What Kids Need: Planning Skills

We often do this for our kids, but do you teach your young person how to plan?  In a national survey, nearly half of all the kids surveyed said they need help planning.  One approach that has been quite successful is that of a family meeting.  Family meetings are a great place to plan family activities but also to discuss each child’s week and help them to see the days when things won’t work very well, and an adjustment can be made in advance.  During family meetings, you can take time to prioritize the focus for the week and also see how transportation and other collective events work together. By taking the time to place events on a calendar, you help your child to see how to do this for themselves.  Many schools now provide kids with a day planner; however, as a former school administrator of many years, I can testify that after about the first month or so, kids have no idea what happened to the planner.

Have your kids plan some family events by helping them to place it on their calendar and then add steps each day leading up to their week.  It allows kids to set priorities in their life by seeing that they may have to give up something they want to do in favor of something that takes a higher priority.  Learning to plan and use time effectively is a huge problem for so many kids.  Once in a while, you get that child that seems to do that on their own, but it is by far the exception rather than the rule.  Sit down with your child and help them to place key assignments from class, along with their activities that occur regularly.  Place family events, like the family meeting on their calendar and birthdays.  Then help them to sit down once a week and plan their week.  I am a proponent of planning once a week and then adjusting as needed.  Put the big stuff on your calendar first and then add the little things that matter less as time allows.  It is important to teach that once the big stuff is scheduled, they should be planned around.  Teaching planning skills teaches kids how to sacrifice and hold what is essential.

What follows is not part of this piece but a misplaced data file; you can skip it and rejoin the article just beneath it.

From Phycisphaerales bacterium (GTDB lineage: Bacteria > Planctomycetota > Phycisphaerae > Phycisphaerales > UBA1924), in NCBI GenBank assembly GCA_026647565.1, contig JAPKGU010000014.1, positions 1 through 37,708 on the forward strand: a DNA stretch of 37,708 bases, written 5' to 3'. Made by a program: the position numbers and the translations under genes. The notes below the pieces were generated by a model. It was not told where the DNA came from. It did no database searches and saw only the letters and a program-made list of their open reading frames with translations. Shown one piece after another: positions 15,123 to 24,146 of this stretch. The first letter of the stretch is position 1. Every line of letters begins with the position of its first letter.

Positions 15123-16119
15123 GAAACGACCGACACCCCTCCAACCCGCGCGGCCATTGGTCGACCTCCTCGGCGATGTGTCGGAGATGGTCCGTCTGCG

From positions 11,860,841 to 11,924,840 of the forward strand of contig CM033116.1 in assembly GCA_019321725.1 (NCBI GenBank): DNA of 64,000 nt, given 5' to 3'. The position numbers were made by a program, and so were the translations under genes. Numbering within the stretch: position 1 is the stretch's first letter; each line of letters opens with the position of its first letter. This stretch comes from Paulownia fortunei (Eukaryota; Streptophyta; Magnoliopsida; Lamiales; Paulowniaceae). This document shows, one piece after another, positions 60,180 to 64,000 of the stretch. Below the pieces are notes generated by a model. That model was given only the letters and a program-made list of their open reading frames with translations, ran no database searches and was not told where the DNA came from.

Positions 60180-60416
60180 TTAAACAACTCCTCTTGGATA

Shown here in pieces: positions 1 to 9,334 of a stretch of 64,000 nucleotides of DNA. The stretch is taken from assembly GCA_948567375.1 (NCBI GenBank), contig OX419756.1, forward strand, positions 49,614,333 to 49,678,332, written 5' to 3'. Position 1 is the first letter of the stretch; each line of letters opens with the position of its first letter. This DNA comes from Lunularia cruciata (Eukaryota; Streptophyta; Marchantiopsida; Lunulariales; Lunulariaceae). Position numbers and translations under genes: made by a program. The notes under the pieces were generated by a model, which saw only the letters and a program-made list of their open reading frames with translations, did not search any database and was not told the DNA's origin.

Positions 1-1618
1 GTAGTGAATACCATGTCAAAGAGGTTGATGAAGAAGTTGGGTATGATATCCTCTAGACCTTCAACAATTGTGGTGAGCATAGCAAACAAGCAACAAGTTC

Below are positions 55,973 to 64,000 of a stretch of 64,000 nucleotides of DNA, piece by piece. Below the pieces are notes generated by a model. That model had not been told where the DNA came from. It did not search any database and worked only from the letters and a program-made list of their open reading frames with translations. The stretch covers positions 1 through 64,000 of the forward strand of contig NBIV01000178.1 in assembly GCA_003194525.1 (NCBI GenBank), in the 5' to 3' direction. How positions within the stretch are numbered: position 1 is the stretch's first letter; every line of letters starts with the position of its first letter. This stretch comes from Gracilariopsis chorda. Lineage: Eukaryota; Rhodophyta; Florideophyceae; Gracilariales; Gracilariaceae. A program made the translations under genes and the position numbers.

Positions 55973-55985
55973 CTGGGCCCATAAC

I think it is also essential to give yourself some room when scheduling.  For many years I would plan my day far too tight, not allowing for anything to interrupt my schedule.  I frequently found myself falling short of what I had expected.  It took quite a while to get used to giving myself some time.  I need to mention that helping kids to get used to planning long term assignments is also an important skill. Assisting the kids to schedule an assignment as soon as it is given and then writing smaller steps leading up to the due date will serve them all their life.  Sometimes we wonder how we learned this stuff, as it doesn’t seem anyone taught us to do this.  Still, take time to sit with your child and help them to plan formally.  Establish some time, maybe on a Sunday afternoon, when the entire family can sit down and schedule the week together.  It will not only make the week much smoother, but it will also increase the resilience of the family and help with communication.

I encourage you as a parent to sit and work on planning skills with your young people; you will be giving them life-long skills that will separate them from many others in their life.

Yours for Better Parenting,

Rich